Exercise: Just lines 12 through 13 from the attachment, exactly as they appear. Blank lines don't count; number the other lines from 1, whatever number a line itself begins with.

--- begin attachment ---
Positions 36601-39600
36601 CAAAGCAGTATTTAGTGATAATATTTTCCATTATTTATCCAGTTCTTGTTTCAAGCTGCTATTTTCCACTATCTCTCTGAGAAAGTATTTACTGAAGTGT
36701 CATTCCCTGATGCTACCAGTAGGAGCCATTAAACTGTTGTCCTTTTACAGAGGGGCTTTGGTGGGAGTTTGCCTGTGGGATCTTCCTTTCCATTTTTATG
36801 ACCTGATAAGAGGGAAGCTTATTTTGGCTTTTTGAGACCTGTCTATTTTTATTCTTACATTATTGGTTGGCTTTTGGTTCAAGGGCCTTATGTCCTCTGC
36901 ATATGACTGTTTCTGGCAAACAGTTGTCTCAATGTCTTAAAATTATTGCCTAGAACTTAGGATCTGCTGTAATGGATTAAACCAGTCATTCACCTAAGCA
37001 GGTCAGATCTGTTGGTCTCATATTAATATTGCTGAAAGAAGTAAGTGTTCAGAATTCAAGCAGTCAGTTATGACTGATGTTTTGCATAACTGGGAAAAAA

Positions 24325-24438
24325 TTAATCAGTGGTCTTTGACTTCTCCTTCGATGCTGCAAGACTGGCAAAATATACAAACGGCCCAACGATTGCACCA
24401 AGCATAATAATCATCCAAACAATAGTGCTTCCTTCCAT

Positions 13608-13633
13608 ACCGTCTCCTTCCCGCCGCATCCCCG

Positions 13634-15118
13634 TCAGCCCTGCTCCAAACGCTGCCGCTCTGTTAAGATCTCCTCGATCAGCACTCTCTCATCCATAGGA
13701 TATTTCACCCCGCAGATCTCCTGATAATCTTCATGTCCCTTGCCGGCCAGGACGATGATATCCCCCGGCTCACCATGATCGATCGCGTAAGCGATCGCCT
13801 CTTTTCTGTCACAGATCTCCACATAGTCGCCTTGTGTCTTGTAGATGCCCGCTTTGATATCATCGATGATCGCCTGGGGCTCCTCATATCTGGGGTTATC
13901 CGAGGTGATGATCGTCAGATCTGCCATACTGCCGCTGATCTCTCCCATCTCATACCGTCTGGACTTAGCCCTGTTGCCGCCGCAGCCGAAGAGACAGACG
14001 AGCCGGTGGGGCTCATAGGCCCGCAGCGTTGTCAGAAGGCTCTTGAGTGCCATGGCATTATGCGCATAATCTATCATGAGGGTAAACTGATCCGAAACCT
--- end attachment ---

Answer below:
Positions 13634-15118
13634 TCAGCCCTGCTCCAAACGCTGCCGCTCTGTTAAGATCTCCTCGATCAGCACTCTCTCATCCATAGGA